Convictions in vote fraud trial would send strong signal
Lifeling East St. Louisan and harsh critic of city government corruption, writer James Ingram said convictions in the federal vote-buying trial currently under way in his hometown will send a clear message.
"A conviction of (East St. Louis Democrat head Charlie) Powell and former Department of Regulatory Affairs chief, Kelvin Ellis will send the signal that politics as usual will no longer be tolerated in East St. Louis," said Ingram.
"A 'not guilty' verdict will be a major setback and undermine months of efforts by the government and the citizens of East St. Louis to finally end the political regime of Charlie Powell and his political sycophants," he said.
Ingram is a columnist for the St. Louis American and regularly takes aim at East St. Louis leadership. He recently opined about a string of abuses--from $200,000 missing Community Development Block Grant funds to the sentencing of convicted felon Phil Cohn.
"So, as one scandal concludes another is revealed, begging the question: who's REALLY watching the store in East St. Louis?
"To heck with Star Wars III. I'm taking my popcorn and Kool Aid to the courthouse. Folks, it's going to be a long, suspenseful summer, legally," Ingram wrote in a June 2 St. Louis American column.
St. Clair County Board Member Steve Reeb, who lost his bid for county chairman to Mark Kern in November, sat in on the vote-buying trial Thursday. At issue in the trial: East St. Louis Democrats are accused of buying votes in the last general election.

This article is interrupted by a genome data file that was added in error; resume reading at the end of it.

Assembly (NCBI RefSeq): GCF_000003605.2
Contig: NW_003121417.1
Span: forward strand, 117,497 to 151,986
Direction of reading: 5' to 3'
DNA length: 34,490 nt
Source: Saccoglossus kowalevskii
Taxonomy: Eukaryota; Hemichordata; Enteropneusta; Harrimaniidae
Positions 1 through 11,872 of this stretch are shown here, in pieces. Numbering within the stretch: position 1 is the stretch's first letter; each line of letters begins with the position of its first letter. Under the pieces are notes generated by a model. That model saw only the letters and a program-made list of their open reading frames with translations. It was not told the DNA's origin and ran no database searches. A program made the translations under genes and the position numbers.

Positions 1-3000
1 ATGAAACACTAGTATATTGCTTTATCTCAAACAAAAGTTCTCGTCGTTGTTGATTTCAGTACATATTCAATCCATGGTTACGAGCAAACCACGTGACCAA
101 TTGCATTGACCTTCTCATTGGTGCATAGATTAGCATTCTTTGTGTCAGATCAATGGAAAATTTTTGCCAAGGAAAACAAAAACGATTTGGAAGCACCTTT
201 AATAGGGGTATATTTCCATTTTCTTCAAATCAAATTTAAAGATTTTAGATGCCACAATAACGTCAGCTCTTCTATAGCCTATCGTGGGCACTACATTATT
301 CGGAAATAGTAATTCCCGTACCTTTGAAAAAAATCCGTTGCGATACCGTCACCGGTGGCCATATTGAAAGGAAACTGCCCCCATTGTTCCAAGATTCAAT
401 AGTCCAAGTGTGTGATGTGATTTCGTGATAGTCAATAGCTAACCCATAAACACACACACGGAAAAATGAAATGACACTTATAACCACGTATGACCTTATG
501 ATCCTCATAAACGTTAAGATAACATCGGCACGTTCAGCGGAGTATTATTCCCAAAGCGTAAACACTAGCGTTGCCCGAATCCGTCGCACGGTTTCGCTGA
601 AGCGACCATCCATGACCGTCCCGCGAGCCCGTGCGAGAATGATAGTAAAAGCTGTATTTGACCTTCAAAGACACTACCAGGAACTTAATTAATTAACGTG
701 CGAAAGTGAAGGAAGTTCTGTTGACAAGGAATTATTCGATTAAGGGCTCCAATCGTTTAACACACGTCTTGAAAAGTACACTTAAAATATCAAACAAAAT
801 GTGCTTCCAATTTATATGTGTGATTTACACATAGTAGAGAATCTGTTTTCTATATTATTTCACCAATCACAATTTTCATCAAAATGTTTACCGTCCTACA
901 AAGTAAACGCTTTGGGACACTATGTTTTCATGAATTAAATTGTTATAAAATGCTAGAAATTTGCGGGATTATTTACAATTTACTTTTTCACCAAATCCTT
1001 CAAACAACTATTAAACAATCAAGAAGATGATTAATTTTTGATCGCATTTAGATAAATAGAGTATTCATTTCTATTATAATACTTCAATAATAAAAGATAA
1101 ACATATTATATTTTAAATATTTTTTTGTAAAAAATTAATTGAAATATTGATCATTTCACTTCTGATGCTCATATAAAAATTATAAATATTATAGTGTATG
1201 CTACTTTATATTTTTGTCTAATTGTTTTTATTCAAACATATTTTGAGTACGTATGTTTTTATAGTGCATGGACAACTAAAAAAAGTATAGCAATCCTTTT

Reeb, whose election defeat was decided by East St. Louis results, said his interest in the trial is justice for voters.
"I'd just like to see the system fixed," said Reeb.
Kern has been implicated by witnesses in the $10-a-vote scandal.
"I still get calls, maybe one, two, three a day, people asking me, 'what does this mean?' Is there going to be a special election?" said Reeb.
"If Kern is indicted who would put pressure on him to resign?" Reeb asked.
Former St. Clair County Board Member Joe Behnken said statements revealed in secretly taped meetings between East St. Louis and county Democrat leaders during the trial showed "brazen audacity."
Kern reportedly remarked that people who could be controlled needed to be appointed to certain public offices.
"The local Democrats act like one-eyed kings in the valley of the blind," Behnken said.
"The only way this type of criminal action (vote buying) is going to stop is if you go to the source of the money," Behnken said. "The source of the money is coming from somewhere outside of East St. Louis. That's where the investigation should go--to the source of it."